“Monkeys” is somewhere between sophisticated funk and the lads out on the piss after the match. You can really hear Charlie Higson working his vocals to find his own style, and Edward’s brass is arresting and it’s all over in just over two minutes. You’d have to replace the stylus at the beginning to get your head around what on earth that was.

"Insect Love" is an extended groove-a-thon preceded with the self-consciously tough line; ‘I don’t have to feel anything, I’m a real man’; ‘three minutes of pleasure and another notch on your love gun’ gives you the gist, but the heroes here are not the lyrics, worthy tho' they are, but the rocksteady groove, around which twin horns yowl. It’s dead good, ending with one of those sax solos which you instantly want more of.

“The Lost and the Lonely” b/w “It Goes Waap!!”: “Waap” comes first, a sterling dance number before you’re properly balanced. Reminds me of quite a few bands of the period, especially Higson’s half-crying vocal, but it’s the twin tweaking guitars set against this damn superb rhythm section which has us all heaving about on the floor. No, I’m not entirely sure what they’re on about either, apart from the joys of looking at women. In a Viz-ish way, Waap!! might be the effect of the instantaneous stiffy.

The CD cover has a rather superb quote; “My television is black and white/ It talks to me in my sleep/ it goes WAAP”. So go figure, as assorted americans say.

“The Lost and the Lonely” anticipates the funky lounge fad by about 20 years. I’d say Higson’s vocal is a little too knowing to be taken on face value, which is a pity as, yeah you’ve guessed it … the music slaps the bracelets on and takes you round to the cop shop. Arresting, as I said earlier…

“(Got to Let this) Heat (Out)’”had a different version of “Waap” on the flip…

“Heat” is, quite simply, a classic of jazz/funk or something. The bass recalls Tracy Pew’s long luxurious burns, makes you wonder if… but surely not. It was probably something in the water. The break allowing the bass and drums to take over is so damn fabulous … then the horns come in like sirens through a siege…

The “Conspiracy” b/w “Touchdown” single completes the group; “Conspiracy” is, apparently, what The Higsons are best know for, and it’s not hard to see why. In a glorious moment of inspiration, the song takes the premise of conspiracy theory and … all of a sudden we’re at the local pub.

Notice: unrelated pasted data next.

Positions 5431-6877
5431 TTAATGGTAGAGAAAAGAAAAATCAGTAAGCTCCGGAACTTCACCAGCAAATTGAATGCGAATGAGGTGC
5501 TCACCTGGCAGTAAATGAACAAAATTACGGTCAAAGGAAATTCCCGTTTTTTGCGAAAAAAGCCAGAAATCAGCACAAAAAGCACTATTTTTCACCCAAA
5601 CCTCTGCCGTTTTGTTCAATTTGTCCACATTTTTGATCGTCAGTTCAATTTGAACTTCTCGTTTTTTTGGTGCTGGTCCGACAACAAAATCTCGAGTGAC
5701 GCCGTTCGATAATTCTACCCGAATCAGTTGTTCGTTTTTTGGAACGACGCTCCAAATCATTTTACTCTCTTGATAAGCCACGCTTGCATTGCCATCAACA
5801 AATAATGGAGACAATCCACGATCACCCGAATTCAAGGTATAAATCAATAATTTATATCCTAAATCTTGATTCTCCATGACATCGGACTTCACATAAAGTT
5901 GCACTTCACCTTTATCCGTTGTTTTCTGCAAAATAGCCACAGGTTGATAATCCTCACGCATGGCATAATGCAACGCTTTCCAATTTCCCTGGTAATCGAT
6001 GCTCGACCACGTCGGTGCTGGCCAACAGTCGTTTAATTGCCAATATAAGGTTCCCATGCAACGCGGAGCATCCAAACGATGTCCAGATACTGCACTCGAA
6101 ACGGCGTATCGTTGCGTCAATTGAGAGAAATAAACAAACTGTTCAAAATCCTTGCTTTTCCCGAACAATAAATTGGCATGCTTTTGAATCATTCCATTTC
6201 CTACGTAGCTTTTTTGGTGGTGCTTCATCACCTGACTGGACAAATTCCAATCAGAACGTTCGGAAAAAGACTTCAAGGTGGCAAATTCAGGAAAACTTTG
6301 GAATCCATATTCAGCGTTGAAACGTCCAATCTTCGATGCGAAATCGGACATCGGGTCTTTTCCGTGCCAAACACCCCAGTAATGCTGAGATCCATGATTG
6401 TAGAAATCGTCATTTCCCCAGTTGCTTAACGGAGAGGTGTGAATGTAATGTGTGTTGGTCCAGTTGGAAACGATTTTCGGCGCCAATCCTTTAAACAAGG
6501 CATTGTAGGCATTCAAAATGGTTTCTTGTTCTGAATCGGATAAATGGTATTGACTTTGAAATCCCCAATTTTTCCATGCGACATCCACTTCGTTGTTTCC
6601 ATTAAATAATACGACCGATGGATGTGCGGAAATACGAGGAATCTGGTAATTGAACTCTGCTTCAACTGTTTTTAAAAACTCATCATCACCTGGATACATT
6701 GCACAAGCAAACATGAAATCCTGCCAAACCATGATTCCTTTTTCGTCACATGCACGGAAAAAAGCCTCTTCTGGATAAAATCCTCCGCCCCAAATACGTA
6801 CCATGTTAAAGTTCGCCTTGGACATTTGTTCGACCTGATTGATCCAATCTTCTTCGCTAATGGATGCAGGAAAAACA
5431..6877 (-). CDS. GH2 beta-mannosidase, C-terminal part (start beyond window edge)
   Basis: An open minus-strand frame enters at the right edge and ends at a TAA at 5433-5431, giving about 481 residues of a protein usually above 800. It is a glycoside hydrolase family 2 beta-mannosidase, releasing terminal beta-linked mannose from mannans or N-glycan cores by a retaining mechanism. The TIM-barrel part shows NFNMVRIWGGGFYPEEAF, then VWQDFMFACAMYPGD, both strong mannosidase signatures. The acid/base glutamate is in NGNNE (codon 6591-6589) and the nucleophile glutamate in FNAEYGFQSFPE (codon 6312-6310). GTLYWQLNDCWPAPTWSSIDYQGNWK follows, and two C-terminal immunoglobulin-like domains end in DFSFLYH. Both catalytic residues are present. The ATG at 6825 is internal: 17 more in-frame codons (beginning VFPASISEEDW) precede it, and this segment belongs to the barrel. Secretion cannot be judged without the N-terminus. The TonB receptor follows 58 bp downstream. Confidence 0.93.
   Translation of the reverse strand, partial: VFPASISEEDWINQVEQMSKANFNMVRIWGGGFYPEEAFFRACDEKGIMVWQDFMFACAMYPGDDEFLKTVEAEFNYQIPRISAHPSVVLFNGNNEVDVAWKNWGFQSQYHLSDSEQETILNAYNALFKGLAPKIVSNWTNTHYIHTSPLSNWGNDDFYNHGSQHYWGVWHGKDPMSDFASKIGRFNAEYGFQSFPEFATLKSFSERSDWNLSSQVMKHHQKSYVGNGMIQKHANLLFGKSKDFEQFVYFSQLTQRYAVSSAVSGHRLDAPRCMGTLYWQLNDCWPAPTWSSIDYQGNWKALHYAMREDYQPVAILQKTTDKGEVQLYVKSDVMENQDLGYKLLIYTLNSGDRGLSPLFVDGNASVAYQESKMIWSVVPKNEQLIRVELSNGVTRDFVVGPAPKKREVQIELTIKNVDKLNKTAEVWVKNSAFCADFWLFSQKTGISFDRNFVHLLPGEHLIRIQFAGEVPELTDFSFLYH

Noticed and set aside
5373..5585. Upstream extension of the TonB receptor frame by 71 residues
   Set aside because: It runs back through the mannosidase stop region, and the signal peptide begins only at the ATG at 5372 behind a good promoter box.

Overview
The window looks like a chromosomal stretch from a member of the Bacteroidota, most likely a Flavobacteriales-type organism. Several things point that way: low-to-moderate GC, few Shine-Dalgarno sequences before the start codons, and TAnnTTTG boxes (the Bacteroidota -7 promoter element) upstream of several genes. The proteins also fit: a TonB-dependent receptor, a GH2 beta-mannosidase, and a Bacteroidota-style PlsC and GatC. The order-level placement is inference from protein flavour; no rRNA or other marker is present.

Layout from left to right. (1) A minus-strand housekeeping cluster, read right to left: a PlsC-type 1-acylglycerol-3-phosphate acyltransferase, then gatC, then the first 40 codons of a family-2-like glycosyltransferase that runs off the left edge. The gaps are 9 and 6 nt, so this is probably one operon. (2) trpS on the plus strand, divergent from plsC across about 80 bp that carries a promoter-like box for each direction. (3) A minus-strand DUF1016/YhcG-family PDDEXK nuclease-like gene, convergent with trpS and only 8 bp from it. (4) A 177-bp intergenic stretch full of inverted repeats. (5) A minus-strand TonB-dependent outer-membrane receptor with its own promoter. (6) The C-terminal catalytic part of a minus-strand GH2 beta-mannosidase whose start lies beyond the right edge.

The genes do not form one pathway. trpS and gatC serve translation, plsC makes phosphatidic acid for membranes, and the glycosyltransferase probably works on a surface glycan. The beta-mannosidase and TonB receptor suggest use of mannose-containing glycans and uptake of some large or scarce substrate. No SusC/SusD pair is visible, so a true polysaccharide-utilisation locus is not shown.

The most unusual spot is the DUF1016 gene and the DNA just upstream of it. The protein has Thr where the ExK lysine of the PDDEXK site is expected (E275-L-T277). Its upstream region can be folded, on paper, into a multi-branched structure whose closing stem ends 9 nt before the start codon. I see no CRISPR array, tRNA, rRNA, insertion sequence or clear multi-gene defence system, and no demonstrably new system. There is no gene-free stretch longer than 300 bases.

See, there’s a classic line delivered by thugs in England when they want a fight; it’s basically a very blunt, capturing ruse along the lines of: “Didn’t you spill my pint?’” Your best bet, when confronted with one of these hospital merchants, is to head-butt the bugger straight away and run like hell. Because, unless you do, you don’t have any options; if you say, “No, what are you talking about?” you’re destined for the stretcher, and if you try “Yes, I’m terribly sorry, can I buy you another?’” means you’ve lost face and outsmarted the thug, so he’ll hit you anyway.

The line Higson delivers is: “Who stole my bongoes? Did you steal my bongoes?” which of course inverts the entire cycle of violence and turns it into a monkey’s tea party. I’m very tempted to print the lyrics en masse, but I won’t; here’s a line from the CD cover again; “Q: Sam K Ampong is in the jungle/ Did he steal my bongoes?’”

“…Cannibal Businessmen” is worth the price of admission for “Conspiracy” alone. And as I’ve said, it’s a damn fine CD.

Albeit with its dabs of dub, “Touchdown” seems much smoother for some reason, an adroit pastiche of those disco dirtytalkin’ dancefloor fillers - Higson seems to bring a sort of back-seat-of-a-Ford-Cortina to the subject.

The greatest change seems to have taken place after their encounter with Two Tone and the record industry. We can hear a patina of what is instantly recognisable as ‘the eighties sound’ to the production; however, this is to carp, as the songs are all wonderful.

“Them Changes’”(by Buddy Miles) is a dirty stomping thriller, booting about like skinheads on nitric oxide; the vocals, particularly the harmonies and that groovitan guitar lick, recall innumerable fab sixties bands. If I put this song on a mixtape (it’s what the young people say, I’m told) in the middle of 20 1960s hits, you’d not pick this immediately as being not of the time, but then, you’d be stuck in the middle of the room drenched in sweat. Dancing like a stupid.